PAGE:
Atlanta's Hartsfield-Jackson airport (ATL) would like to offer its passengers free Wi-Fi: Economic conditions don't allow that switchover, however. The Atlanta Journal-Constitution says the airport sees 25,000 to 40,000 connections each month, which brings in $1m. If that were the airport's share, that's $2-$3 per connection, which seems rather high since many travelers are using roaming systems based on other numbers I've seen. Some percentage is paying $8 for a daypass, sure, but that shouldn't be half.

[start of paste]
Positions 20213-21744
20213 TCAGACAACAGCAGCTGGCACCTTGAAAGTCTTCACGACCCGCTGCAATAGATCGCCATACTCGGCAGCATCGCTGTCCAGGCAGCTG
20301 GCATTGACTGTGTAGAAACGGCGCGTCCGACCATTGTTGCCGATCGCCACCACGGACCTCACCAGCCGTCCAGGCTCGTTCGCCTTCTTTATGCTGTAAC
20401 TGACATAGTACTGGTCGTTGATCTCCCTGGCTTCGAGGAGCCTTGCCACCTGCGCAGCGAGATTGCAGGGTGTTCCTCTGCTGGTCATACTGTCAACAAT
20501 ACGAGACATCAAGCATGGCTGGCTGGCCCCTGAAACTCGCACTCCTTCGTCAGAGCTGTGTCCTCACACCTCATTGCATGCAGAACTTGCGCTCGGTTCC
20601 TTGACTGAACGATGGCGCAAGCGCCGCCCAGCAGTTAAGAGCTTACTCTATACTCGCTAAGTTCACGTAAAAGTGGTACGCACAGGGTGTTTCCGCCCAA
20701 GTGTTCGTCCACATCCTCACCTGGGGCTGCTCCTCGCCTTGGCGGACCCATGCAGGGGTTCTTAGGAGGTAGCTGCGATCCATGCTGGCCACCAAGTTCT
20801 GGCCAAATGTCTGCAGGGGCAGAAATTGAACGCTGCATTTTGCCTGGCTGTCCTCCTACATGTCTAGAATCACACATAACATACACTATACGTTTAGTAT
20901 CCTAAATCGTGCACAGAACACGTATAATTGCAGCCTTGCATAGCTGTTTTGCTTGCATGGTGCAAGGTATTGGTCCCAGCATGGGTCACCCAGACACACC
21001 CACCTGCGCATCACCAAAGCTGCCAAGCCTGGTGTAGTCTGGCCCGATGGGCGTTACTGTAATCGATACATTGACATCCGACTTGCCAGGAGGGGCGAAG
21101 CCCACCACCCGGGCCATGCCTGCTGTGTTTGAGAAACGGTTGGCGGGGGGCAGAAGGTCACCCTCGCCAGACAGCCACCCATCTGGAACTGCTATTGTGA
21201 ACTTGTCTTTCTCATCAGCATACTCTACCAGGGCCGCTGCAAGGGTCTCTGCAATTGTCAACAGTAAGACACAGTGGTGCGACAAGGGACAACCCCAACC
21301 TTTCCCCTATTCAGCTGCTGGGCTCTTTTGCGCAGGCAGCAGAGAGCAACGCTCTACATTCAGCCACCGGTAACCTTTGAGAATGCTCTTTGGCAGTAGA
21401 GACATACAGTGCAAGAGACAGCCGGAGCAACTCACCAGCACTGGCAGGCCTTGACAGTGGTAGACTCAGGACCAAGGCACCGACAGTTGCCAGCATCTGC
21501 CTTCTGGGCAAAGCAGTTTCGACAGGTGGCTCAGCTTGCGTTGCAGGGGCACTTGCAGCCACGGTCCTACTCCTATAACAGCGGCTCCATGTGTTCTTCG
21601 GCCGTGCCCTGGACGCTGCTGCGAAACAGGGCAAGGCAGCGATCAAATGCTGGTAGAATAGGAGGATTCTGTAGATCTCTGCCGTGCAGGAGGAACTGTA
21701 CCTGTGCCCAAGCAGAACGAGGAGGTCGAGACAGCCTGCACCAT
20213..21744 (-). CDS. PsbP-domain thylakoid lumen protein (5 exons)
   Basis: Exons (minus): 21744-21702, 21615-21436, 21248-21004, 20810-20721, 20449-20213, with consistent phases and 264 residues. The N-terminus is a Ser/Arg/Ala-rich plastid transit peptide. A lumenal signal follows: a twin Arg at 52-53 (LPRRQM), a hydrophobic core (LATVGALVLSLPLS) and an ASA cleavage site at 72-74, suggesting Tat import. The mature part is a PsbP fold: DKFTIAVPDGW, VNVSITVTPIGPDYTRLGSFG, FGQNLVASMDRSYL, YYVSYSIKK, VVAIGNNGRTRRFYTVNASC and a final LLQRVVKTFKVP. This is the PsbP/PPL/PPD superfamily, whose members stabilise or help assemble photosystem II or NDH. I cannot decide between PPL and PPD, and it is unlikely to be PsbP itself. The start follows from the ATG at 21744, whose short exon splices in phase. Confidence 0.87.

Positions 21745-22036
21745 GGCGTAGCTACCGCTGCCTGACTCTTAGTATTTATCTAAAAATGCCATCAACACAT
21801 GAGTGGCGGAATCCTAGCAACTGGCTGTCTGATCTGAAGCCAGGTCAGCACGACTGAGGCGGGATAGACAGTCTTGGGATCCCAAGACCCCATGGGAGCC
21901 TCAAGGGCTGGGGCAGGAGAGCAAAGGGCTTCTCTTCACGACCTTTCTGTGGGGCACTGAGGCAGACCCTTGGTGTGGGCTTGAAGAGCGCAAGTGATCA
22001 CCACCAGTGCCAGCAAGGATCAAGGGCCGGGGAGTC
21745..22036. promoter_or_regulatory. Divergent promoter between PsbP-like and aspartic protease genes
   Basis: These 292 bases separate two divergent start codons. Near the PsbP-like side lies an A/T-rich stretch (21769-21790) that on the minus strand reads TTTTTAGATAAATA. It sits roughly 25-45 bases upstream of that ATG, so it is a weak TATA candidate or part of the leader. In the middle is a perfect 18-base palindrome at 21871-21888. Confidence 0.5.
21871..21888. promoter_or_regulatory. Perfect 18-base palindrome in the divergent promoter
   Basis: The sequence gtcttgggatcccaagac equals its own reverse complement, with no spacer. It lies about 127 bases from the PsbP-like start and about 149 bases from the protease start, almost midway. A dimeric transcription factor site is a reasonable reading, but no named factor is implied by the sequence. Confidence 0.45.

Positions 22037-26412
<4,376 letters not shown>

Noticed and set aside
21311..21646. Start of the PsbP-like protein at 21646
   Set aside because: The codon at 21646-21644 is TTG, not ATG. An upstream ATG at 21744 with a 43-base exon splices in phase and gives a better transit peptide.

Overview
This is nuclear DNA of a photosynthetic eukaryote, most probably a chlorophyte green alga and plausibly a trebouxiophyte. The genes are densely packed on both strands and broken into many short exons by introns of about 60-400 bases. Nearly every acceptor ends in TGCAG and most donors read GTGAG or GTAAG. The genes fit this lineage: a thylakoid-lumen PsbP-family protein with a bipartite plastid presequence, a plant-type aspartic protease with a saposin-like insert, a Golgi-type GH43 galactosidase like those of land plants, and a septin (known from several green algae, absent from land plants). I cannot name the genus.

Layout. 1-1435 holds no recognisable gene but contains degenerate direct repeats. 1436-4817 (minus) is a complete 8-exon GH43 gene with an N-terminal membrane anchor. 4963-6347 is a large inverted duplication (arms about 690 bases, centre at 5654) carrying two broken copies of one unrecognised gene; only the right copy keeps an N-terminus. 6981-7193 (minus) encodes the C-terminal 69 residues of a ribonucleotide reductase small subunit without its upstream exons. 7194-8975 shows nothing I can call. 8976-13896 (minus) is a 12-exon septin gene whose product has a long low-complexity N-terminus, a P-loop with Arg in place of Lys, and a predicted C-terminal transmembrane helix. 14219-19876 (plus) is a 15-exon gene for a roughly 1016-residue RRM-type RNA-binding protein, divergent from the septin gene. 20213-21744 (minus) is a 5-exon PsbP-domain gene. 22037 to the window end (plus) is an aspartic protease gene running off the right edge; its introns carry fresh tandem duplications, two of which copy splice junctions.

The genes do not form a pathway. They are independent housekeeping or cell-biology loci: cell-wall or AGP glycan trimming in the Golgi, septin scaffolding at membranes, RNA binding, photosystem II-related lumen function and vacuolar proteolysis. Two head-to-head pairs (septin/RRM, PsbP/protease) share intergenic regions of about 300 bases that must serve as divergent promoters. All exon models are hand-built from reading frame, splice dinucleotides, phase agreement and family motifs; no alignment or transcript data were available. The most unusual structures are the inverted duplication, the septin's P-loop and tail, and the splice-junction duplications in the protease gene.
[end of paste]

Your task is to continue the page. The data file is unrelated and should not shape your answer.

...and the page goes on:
ATL renewed contracts until 1-August-2011 with three providers, which include Boingo and T-Mobile based on the network's splash page. A hybrid system is under consideration, where service would be free to casual users, but corporate users would have access to for-fee networks to which they had plan access. The free network would display ads.
Atlanta is the busiest airport in the world, and would be only the second very-large airport, following Denver, that opened its network for ad-supported, free use. Most other free airport networks are in second- and third-tier markets that carry plenty of passengers, but use free Wi-Fi as an amenity to attract travelers away from first-tier hubs.